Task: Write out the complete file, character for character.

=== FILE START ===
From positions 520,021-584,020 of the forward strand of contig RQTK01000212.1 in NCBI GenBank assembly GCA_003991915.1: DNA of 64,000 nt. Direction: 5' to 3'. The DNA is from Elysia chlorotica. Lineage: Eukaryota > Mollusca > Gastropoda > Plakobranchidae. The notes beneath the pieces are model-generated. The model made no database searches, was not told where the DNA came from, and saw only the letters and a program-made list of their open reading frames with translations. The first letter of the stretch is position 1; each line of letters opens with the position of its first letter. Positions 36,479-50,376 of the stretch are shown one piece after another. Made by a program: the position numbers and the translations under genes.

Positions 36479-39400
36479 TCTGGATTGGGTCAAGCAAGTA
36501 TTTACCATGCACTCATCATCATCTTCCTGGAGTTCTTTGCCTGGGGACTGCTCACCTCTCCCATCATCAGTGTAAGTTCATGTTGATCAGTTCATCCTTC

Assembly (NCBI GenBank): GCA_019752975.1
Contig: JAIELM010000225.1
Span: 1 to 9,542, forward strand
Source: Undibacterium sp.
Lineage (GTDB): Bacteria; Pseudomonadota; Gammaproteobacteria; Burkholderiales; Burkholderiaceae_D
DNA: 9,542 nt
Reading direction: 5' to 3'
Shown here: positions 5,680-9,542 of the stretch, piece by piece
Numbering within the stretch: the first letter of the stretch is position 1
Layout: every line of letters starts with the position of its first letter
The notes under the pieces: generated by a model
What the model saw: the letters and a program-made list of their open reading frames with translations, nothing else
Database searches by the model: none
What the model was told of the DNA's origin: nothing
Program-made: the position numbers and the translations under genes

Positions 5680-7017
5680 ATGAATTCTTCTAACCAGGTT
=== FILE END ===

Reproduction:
From positions 520,021-584,020 of the forward strand of contig RQTK01000212.1 in NCBI GenBank assembly GCA_003991915.1: DNA of 64,000 nt. Direction: 5' to 3'. The DNA is from Elysia chlorotica. Lineage: Eukaryota > Mollusca > Gastropoda > Plakobranchidae. The notes beneath the pieces are model-generated. The model made no database searches, was not told where the DNA came from, and saw only the letters and a program-made list of their open reading frames with translations. The first letter of the stretch is position 1; each line of letters opens with the position of its first letter. Positions 36,479-50,376 of the stretch are shown one piece after another. Made by a program: the position numbers and the translations under genes.

Positions 36479-39400
36479 TCTGGATTGGGTCAAGCAAGTA
36501 TTTACCATGCACTCATCATCATCTTCCTGGAGTTCTTTGCCTGGGGACTGCTCACCTCTCCCATCATCAGTGTAAGTTCATGTTGATCAGTTCATCCTTC

Assembly (NCBI GenBank): GCA_019752975.1
Contig: JAIELM010000225.1
Span: 1 to 9,542, forward strand
Source: Undibacterium sp.
Lineage (GTDB): Bacteria; Pseudomonadota; Gammaproteobacteria; Burkholderiales; Burkholderiaceae_D
DNA: 9,542 nt
Reading direction: 5' to 3'
Shown here: positions 5,680-9,542 of the stretch, piece by piece
Numbering within the stretch: the first letter of the stretch is position 1
Layout: every line of letters starts with the position of its first letter
The notes under the pieces: generated by a model
What the model saw: the letters and a program-made list of their open reading frames with translations, nothing else
Database searches by the model: none
What the model was told of the DNA's origin: nothing
Program-made: the position numbers and the translations under genes

Positions 5680-7017
5680 ATGAATTCTTCTAACCAGGTT